WATCH – On Monday, September 12, Bem Nesten told de Affsbrack about “our nature.”
Fortunately, there is a whole network of cranes throughout Europe, of enthusiasts showing each other where the birds are. In the end, the team stayed on site for two weeks.
“I was able to photograph the cranes as they descended in the evening. At night, thousands of other cranes arrived. This was one of the hardest efforts I had to make for the movie: plodding through the mud to my hips without light, only to arrive just before morning into the pool where they all sat together without picking them up.”
“The scene we filmed and then hit me harder than I expected. It just blows you away, those cranes standing there calling and flying overhead. Then you feel small and insignificant, hiding at the edge of the forest. You feel in the middle of the wilderness, and that’s only in Belgium ” .
Swamp frog, blue “Lust”
Unlike the red spring spider, the swamp frog turns blue once a year during the mating season. The male then has exactly three days to find a female.
Forest ranger Jef De Winter, who runs the Kalmthoutse Heide, knows the swamp frog well. “In the film you can see in detail how their color turns bright blue and communication begins. In nature, this can only be done from a distance. They are very shy animals that immediately disappear as soon as they feel something coming.”
Do you want to admire animals from our “nature” in real life? Then be sure to explore the Belgian nature reserves on your own. But the rangers ask, Don’t specifically look for one of the genres from the movie. This creates pressures on a population that is often already in short supply. “Take the swamp frog: if disturbed, it will go underwater for up to 20 minutes. This reduces the chances of mating,” explains Jeff de Winter. “So be sure to visit the Belgian nature, but be aware that it is also vulnerable.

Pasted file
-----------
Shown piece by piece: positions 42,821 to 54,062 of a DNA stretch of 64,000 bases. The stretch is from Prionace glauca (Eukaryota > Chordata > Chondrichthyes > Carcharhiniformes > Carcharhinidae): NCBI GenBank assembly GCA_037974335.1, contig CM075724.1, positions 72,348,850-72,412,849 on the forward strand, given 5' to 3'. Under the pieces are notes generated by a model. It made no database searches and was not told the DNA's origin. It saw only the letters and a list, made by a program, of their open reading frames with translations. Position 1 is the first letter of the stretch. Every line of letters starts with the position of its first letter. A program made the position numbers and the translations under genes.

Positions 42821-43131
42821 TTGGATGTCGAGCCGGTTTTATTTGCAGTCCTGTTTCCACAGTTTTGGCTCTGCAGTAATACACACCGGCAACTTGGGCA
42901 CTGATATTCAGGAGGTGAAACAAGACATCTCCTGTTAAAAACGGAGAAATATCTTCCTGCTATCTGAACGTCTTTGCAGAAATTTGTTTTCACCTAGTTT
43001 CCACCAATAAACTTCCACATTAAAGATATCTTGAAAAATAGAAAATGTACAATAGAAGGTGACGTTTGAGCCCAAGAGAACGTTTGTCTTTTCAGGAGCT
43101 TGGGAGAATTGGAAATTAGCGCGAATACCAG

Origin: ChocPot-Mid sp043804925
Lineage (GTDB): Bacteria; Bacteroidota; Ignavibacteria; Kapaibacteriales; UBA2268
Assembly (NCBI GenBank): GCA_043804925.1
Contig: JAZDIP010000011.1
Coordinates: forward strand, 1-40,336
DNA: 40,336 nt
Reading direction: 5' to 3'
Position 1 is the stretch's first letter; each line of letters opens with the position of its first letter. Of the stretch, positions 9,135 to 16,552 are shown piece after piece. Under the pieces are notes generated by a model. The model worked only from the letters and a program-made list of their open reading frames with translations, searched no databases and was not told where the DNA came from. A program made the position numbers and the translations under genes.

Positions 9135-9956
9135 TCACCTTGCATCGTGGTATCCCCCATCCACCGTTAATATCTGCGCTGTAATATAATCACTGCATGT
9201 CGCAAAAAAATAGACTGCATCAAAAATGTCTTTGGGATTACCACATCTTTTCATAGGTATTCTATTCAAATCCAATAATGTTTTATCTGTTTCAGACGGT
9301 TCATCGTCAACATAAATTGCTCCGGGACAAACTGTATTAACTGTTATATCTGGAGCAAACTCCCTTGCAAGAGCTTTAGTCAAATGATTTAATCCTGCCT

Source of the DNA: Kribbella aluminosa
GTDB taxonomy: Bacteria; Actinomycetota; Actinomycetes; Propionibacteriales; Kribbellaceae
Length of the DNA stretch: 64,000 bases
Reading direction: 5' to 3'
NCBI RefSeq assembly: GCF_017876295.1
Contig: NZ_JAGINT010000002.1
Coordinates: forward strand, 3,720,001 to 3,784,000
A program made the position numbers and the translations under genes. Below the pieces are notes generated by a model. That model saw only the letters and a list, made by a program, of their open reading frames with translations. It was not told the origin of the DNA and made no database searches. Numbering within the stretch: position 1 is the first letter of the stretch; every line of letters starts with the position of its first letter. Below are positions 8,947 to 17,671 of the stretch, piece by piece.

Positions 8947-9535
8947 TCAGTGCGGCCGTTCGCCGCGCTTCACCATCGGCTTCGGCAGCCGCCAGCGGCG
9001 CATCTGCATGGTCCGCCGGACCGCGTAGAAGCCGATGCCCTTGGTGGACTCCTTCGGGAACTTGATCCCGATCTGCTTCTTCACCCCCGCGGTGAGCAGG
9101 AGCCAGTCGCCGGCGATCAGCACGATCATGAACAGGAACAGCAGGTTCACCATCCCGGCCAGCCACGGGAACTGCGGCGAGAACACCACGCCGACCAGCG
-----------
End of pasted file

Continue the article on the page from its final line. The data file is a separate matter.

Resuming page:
Nestine had exactly one day to photograph the animal. not clear. “It was very dry because of climate change,” he says. “Then my contacts in the field called: If you want to come and picture three frogs now, you can come. There was no more, and the new generations did not survive.”
Conditions weren’t right until the third year of filming, the last. “It was a beautiful morning, very early in the spring. We were able to photograph the ice in the puddles melting under the spring sun, and how male frogs had to fight for a female.”
“That was exactly what we needed, but you can’t control anything. When I came back the next day, the activity of the frog was already much less.”
Great gray shrike, butcher with feathers
One of the most gruesome scenes in the movie is the Great Gray Shrike scene. “In documentaries from Africa, you see how a lion catches a deer. Well, it is the same: a gray shriek catches a mouse,” says forest ranger Water Higgins. “I think this is one of the best shots in the movie.”
However, the spectacle is not a sight for sensitive viewers. Because the gray shrike has a special way of preserving its food. It beats its prey in a spiny thorn, usually a hawthorn. “It looks as if it slays mouse skewers. But that is the nature: someone’s death is another bread.”
“That was the most memorable picture from the movie for me,” Huygens colleague Jeff de Winter says. “We know the gray shrike does this, because we have already found a bush perched animal on the property. But if you also want to see it happen in nature, you have to be very lucky.”
“I didn’t shoot that scene, but my colleague Dick Harrogen does,” explains Pim Nestine. “I notice now that there is quite a bit of reaction from the audience, and that the scene is somewhat ominous. The funny thing is that it didn’t come to me like that. But the average audience obviously didn’t expect anything like that.”
“For me, it’s a special winter story: How does the gray shrike survive winter by storing its food supply in a tree. This is how it survives in times of scarcity. By the way, did you know it’s not a real running bird, but a songbird? Although It has a modified hook beak to be able to tear apart its prey.”
“Our Nature” will be shown in Belgian cinemas starting today. A seven-part documentary series will follow on Canvas in January.